■  The Dolphins also haven’t been afraid to get a little creative. In addition to the fake end-arounds and using a defensive tackle at fullback, the Dolphins used the Emory and Henry formation against the Texans, with both offensive tackles split out wide with the wide receivers.

■  I expect the Patriots to focus on shutting down Landry and Miller, the same way they focused on the Jets’ Chris Ivory and Brandon Marshall last week. But the Dolphins have better secondary options than the Jets do: Rishard Matthews is a hard-nosed, physical receiver and a tough matchup, Jordan Cameron has good speed for a tight end, and Kenny Stills and Greg Jennings are decent enough on the outside. You also have to keep Tannehill contained in the pocket and not let him beat you with his feet.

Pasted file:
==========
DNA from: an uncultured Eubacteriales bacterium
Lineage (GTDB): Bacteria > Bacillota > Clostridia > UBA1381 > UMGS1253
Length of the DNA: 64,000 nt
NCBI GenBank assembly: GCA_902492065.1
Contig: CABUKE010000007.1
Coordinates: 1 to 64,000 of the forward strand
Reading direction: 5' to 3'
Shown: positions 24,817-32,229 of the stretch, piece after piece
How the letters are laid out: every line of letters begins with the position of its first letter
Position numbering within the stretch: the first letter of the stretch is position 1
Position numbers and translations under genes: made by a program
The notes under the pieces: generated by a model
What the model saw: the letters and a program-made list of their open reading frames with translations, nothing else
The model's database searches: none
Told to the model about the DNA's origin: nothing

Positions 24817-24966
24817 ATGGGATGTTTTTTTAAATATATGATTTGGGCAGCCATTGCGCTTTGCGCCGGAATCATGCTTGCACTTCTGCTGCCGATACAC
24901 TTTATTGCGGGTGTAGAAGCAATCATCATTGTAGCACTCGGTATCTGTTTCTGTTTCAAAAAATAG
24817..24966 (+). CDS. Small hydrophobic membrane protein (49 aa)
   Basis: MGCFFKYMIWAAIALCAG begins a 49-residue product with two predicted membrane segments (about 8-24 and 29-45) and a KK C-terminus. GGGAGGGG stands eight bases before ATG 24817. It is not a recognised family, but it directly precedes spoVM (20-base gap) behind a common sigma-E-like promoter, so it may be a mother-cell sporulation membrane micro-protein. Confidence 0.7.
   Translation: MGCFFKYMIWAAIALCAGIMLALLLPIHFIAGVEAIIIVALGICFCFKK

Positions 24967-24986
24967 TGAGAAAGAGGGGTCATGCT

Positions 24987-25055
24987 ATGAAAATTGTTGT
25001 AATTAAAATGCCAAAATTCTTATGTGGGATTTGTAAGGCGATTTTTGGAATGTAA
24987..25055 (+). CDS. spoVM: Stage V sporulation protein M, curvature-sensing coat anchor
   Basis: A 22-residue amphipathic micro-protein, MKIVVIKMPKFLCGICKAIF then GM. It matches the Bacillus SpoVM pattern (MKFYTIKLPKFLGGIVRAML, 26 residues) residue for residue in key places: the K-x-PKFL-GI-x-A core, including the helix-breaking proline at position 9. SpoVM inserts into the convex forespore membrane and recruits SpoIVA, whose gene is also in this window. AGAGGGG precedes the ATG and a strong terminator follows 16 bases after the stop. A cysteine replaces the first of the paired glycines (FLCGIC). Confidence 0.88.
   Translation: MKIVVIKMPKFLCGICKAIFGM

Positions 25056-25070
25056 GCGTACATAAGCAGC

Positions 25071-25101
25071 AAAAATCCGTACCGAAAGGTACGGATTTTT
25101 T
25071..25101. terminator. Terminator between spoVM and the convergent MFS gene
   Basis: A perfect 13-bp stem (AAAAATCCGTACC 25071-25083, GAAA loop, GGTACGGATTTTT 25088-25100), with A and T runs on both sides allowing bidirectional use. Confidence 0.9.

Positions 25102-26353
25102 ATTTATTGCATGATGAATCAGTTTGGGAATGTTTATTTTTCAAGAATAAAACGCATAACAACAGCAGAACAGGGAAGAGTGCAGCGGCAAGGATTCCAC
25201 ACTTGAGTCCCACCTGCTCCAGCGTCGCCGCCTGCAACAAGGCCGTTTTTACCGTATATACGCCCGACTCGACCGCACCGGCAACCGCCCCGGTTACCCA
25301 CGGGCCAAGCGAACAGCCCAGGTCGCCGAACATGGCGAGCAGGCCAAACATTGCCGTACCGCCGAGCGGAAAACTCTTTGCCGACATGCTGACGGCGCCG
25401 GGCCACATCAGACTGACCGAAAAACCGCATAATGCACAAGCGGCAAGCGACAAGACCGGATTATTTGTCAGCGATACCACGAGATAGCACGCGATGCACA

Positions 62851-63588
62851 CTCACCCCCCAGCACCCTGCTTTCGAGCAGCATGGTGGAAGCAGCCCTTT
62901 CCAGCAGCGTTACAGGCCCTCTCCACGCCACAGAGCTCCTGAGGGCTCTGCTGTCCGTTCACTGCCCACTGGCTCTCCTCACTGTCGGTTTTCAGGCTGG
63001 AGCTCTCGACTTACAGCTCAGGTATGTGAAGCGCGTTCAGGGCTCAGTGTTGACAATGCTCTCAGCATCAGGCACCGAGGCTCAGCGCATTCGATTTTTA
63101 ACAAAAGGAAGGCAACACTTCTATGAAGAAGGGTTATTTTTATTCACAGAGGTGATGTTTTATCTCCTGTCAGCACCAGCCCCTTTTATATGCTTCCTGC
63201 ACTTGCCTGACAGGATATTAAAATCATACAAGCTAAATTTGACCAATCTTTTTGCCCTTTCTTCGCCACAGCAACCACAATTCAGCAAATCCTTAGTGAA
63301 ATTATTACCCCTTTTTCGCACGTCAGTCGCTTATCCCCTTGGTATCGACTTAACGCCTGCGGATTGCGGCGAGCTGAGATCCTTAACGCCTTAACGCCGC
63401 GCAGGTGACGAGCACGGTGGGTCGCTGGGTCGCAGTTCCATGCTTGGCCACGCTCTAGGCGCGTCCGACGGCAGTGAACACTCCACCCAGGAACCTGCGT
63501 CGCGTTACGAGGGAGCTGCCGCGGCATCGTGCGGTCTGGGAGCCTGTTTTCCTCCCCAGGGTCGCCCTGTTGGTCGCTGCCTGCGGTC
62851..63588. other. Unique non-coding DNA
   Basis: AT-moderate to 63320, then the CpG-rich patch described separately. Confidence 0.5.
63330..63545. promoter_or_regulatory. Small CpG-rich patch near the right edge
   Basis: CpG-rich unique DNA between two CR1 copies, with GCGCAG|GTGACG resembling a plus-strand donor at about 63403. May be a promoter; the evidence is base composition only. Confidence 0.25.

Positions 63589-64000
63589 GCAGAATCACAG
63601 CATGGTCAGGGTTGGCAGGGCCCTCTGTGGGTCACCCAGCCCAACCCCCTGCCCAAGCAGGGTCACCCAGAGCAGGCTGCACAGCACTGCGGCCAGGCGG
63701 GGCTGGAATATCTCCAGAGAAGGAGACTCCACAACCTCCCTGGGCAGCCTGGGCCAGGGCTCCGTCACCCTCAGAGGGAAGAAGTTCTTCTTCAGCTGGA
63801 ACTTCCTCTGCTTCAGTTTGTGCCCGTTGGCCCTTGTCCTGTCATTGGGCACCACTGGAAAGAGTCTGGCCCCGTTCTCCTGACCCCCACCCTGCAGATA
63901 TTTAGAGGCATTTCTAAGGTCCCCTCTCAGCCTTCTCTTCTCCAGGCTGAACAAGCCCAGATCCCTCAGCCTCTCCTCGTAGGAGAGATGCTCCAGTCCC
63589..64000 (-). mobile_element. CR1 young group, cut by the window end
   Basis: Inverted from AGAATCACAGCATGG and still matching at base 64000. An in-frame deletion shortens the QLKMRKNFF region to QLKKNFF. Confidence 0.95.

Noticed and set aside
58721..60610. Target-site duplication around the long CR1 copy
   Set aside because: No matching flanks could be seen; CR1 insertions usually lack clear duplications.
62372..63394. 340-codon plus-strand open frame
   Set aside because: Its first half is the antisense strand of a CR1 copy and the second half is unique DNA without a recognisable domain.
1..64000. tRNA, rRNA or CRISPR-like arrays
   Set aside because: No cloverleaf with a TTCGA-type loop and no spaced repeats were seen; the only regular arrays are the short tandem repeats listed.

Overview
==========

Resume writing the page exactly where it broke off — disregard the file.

■  But the Dolphins are susceptible up front, particularly at both guard spots, with left guard Dallas Thomas and right guard Billy Turner. If the Patriots can slow Miller and force the Dolphins into third-and-long situations, the Patriots might be able to get a lot of pressure on Tannehill and force him into mistakes.


■  Again, the Dolphins faced a wounded Mariota and a struggling Brian Hoyer the last two weeks, so it’s hard to truly evaluate the defense. But one thing is clear: Cameron Wake is finally healthy after struggling with a hamstring injury through the first quarter of the season. Wake had one tackle and no sacks through the first four games, then had four sacks in the first half against the Titans and two more against the Texans. As a team, the Dolphins had one sack in their first four games, and 10 in the last two weeks.